Let us celebrate that you and I
never really existed.

Thanks for introducing me
to the face of my own naked mind.

Thanks for nothing. 

(image from: Paper Source)

20 Jun
Posted in: Practice, Retreats, Talks
By    Comments Off on Aware of Awareness

Aware of Awareness

If you’re interested in trying the Dharma Seed Virtual Retreat I wrote about in yesterday’s post, it would be a good idea to listen to Guy Armstrong’s Meditation Instructions, which he gave on the morning after the first talk.

The first talk is available: here. The meditation instructions are: here. The full list of all the retreat talks is: here.

Guy’s instructions run 55 minutes. During the first 15 minutes, he gives very clear…and quite beautiful….guidance for using Awareness itself as an object of meditation. He talks about experiencing Awareness as an open field, as well as knowing it in relation to a chosen object, such as sounds, body sensations or the breath.

The next 30 minutes are silent. (So you can meditate!)

The last 10 minutes are Question & Answer.

Check it out.

(image from: Feng Shui Tarot)

19 Jun
Posted in: Groups, Talks
By    1 Comment

Consciousness, Mindfulness and Awareness

Last Monday night, the Dharma Seed KM Group began its “Virtual Retreat” by listening to the first talk given at The Nature of Awareness: Insight Meditation Retreat for Experienced Studentswhich was held at the Insight Meditation Society (IMS) on April 12-18, 2013. By “Virtual Retreat” we mean that between June 17 and Aug 12, we will listen to all the available talks from that retreat…one at each of our twice-monthly meetings…and that we will listen to them in the order they were given, so we’ll have some sense of the arc of the teachings as they were presented.

The first talk, The Attitude in Awareness, was given by Guy Armstrong. Guy talked about bringing a Relaxed, Observant, and Accepting attitude to our meditation practice, but he also spent quite a bit of time discussing the difference between three words that I’ve often heard used interchangeably: Consciousness, Mindfulness, and Awareness.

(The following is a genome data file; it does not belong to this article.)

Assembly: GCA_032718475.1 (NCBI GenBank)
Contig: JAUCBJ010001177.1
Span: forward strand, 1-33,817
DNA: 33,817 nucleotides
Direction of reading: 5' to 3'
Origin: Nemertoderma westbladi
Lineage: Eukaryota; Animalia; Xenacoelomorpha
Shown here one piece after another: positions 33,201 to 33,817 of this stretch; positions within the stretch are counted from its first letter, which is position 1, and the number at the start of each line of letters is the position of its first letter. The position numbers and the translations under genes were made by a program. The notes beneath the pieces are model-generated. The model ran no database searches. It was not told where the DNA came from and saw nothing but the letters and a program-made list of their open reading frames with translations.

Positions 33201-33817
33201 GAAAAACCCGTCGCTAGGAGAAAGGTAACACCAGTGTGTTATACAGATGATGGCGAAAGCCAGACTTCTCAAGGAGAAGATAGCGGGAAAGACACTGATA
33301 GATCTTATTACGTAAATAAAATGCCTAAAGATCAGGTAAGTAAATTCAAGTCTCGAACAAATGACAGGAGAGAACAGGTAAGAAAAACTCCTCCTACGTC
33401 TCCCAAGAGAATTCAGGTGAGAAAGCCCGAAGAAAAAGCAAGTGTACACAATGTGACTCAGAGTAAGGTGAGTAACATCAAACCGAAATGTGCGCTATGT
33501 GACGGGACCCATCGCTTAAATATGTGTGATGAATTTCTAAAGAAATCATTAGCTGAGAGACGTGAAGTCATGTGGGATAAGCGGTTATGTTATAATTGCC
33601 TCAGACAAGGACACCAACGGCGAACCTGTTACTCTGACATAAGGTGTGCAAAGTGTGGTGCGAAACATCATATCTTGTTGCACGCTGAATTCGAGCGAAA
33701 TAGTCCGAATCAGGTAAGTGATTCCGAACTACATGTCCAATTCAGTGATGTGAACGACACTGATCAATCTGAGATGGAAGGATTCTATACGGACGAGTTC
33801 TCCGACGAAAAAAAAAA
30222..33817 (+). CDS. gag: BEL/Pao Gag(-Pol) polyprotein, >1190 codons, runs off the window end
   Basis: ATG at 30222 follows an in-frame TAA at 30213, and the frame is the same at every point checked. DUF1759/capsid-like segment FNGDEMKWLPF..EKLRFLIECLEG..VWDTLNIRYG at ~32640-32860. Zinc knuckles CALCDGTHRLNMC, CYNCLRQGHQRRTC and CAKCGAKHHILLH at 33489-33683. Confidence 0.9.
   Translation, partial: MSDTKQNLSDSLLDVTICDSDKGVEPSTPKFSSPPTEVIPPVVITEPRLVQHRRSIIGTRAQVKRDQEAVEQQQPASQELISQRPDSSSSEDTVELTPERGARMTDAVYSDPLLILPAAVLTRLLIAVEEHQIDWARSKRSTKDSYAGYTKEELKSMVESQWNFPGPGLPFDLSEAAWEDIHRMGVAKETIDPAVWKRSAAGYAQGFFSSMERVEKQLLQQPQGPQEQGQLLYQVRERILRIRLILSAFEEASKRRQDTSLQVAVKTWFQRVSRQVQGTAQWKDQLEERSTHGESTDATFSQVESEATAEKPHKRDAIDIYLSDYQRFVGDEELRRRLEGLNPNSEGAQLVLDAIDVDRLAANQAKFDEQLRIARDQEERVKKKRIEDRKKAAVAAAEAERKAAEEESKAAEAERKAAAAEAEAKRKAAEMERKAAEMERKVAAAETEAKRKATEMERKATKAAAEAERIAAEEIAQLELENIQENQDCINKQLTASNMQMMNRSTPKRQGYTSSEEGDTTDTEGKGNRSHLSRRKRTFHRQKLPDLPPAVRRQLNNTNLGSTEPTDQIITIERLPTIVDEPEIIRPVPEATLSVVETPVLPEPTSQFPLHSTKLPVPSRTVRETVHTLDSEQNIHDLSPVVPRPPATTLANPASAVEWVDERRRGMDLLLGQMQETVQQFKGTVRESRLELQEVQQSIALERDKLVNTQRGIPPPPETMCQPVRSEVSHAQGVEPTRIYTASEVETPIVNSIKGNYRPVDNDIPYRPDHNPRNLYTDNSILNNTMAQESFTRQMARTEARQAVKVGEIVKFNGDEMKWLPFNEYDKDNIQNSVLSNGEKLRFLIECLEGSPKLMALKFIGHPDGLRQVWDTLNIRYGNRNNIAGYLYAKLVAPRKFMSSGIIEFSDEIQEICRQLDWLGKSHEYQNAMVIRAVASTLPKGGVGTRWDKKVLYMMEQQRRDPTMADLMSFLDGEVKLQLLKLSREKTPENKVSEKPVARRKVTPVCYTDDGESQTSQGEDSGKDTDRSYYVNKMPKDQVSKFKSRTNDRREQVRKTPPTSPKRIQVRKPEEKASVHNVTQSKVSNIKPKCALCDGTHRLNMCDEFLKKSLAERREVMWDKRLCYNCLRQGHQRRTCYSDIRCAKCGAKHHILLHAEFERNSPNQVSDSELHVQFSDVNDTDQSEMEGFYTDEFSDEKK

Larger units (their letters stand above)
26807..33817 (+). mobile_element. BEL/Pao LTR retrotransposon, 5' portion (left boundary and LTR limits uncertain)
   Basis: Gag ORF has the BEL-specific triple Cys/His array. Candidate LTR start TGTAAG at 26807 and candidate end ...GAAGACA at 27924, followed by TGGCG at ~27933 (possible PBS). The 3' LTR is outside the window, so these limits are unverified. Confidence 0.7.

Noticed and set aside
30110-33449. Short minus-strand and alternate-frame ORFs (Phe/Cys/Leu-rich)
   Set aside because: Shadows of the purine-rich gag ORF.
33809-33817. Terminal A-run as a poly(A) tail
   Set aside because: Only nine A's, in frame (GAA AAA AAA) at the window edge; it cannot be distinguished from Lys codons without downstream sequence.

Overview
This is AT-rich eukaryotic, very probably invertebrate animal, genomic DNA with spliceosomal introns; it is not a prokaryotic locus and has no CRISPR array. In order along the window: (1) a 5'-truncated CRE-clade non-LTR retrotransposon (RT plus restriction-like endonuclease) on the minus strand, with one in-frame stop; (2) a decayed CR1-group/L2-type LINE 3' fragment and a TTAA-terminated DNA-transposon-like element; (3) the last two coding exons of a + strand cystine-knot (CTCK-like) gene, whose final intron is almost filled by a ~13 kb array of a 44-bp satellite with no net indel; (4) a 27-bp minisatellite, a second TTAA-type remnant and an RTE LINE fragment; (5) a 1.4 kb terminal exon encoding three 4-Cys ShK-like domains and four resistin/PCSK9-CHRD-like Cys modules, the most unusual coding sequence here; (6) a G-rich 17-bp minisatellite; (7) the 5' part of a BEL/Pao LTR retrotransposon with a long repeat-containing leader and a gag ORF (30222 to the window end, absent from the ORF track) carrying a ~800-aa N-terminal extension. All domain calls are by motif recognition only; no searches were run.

I was pretty clear on Consciousness….but Mindfulness and Awareness….those two have always been kind of a muddle.

If you want to know all the details, listen to the talk. But in summary:

Consciousness (vinnana in Pali) is the activation that takes place when the brain is “impacted” by a sight, sound, smell, taste, touch, or mental “sensation” such as a thought or emotion. One has to be alive (and not sedated) to be conscious, but one does not necessarily have to be intelligent, thoughtful or even attentive.

Mindfulness (sati in Pali) is the activity of the mind that knows when something is being sensed, perceived, understood, etc. There has to be an understanding present for mindfulness to be happening…an intention to be attentive and a knowing of it. One has to be conscious, also, but consciousness alone is not enough.

Awareness (there is no equivalent word in Pali) is a term that is used much more loosely. Sometimes it means mindfulness. Sometimes it means conscious. And sometimes it means something in between.

Hmmmm. So what IS this “Nature of Awareness”? Good question. Guess that’s why it’s the title of the retreat.

Stay tuned.

(image from: Creative Whack Pack, by Roger von Oech)